High Blood Pressure? Don’t Take Vitamin D for It (Video)

Too much vitamin D can create heart health hazards

vitamin d

Sellers of vitamin D claim the nutrient can lower your blood pressure. But don’t believe the hype.

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Despite claims from the nutrition industry and non-medical personnel about vitamin D’s ability to lower blood pressure, no quality scientific study can confirm these benefits.

There are many other claims about the benefits of Vitamin D for heart health, but they are not substantiated by high quality scientific studies.

Several large government-sponsored studies are examining whether Vitamin D actually improves heart health, but results will not be available for several years.


Too much of a good thing

Vitamin D does play an integral part in the regulation of blood pressure, but it’s a complicated process. And taking too much vitamin D can lead to excess calcium or hypercalcemia.

Vitamin D enables the uptake of calcium. In theory, too-high levels potentially can result in calcium deposits ending up on blood vessel walls, in heart valves and even in the liver and kidneys.

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Our advice is not to start vitamin D as a means to lower blood pressure.

Safe vitamin D levels unclear

Vitamin D is an essential vitamin. Your body synthesizes vitamin D from exposure to natural sunlight. Most foods don’t contain significant amounts of the nutrient. So there may be a rationale to take some vitamin D, especially during times of year with less sunlight.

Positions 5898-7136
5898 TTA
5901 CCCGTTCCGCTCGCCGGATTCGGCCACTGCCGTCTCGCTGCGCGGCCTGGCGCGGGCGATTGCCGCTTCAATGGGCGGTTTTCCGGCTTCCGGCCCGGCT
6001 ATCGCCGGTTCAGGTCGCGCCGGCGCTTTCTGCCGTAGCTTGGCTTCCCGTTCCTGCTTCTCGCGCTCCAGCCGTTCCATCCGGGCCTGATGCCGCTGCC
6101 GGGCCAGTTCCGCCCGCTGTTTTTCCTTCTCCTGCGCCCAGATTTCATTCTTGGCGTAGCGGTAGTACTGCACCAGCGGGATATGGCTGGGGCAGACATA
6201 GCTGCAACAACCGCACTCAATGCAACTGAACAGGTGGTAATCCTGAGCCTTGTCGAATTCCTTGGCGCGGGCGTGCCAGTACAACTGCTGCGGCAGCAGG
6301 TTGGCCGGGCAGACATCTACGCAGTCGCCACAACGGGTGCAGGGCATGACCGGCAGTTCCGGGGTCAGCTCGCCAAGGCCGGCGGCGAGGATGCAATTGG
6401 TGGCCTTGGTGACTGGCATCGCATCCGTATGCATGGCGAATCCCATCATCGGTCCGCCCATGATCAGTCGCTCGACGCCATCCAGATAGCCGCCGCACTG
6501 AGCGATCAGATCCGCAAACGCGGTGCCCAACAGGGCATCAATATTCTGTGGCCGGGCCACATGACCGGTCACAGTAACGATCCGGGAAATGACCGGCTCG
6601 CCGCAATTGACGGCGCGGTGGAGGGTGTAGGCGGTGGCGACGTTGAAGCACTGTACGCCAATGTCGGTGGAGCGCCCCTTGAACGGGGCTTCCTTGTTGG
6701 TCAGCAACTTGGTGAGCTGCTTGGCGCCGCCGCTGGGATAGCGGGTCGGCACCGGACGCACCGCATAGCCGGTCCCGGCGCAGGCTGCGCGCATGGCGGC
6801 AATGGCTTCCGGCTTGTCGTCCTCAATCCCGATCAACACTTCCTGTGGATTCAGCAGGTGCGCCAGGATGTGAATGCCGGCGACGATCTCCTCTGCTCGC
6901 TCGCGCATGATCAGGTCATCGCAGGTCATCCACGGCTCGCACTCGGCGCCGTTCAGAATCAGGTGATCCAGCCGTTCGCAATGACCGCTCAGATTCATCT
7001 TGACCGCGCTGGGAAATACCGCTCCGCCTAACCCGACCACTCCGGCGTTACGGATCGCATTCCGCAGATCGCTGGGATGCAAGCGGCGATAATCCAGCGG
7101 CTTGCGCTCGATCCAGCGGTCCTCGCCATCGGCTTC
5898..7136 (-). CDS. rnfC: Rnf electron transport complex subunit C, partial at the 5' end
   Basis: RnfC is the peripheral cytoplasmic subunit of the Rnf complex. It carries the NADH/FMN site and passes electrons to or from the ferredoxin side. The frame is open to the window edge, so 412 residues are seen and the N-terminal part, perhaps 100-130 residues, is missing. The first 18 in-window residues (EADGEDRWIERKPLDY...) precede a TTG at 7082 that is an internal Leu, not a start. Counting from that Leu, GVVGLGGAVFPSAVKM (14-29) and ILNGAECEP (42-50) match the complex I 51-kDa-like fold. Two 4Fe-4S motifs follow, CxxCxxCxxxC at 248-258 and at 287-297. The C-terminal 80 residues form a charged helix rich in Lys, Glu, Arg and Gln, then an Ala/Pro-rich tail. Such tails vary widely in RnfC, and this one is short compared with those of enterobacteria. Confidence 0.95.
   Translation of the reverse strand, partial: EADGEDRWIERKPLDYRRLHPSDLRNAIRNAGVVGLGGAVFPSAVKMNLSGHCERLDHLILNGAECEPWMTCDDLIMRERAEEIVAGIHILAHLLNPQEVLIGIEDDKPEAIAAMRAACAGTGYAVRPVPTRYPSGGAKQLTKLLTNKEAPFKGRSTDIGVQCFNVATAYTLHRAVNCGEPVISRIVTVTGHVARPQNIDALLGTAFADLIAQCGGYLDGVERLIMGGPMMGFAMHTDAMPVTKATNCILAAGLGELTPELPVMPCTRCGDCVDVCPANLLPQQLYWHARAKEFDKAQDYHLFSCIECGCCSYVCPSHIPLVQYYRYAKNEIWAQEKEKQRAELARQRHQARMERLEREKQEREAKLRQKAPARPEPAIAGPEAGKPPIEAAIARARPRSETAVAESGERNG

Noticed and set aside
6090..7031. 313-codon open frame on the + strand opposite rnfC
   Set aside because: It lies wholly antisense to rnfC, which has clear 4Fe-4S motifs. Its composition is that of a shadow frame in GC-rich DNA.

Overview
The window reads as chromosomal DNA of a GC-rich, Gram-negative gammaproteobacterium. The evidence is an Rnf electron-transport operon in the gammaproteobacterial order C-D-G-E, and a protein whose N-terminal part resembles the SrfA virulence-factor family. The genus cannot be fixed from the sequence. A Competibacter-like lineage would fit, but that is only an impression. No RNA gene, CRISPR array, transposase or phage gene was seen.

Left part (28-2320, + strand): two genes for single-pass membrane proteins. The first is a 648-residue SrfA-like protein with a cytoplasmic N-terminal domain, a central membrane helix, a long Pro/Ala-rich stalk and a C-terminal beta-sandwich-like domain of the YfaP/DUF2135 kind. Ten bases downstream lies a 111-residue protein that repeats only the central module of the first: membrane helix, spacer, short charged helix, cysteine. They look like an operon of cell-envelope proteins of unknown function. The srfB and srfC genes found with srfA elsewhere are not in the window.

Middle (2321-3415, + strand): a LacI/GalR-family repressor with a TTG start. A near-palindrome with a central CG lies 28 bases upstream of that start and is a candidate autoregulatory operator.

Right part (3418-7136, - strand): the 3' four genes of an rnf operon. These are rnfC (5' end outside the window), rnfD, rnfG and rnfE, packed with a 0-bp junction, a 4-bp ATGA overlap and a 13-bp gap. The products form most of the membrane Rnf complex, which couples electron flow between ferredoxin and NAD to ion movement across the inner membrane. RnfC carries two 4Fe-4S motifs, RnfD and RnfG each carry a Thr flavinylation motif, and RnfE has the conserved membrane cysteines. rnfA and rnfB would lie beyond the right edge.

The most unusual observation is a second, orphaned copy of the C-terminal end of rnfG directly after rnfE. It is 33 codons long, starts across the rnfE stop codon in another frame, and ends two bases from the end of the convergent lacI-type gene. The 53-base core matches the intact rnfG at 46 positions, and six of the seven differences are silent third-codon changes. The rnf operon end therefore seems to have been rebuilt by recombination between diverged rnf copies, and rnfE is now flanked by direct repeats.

Unfortunately, there’s no clear consensus on exactly how much vitamin D we need, and more importantly, what levels could cause harm.

That spells problems for anyone taking large amounts of vitamin D in the hope of boosting their health. That’s treating yourself with a blindfold on.

One exception

Vitamin D does help women at risk for osteoporosis. For men, though, there’s no clear evidence of benefit. So don’t take vitamin D supplements unless your doctor advises you to do so.

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Steven Nissen, MD

Steven Nissen, MD

Steven Nissen, MD, is Chairman of the Department of Cardiovascular Medicine at Cleveland Clinic. In 2007, TIME Magazine named him “one of the 100 most influential people in the world.”
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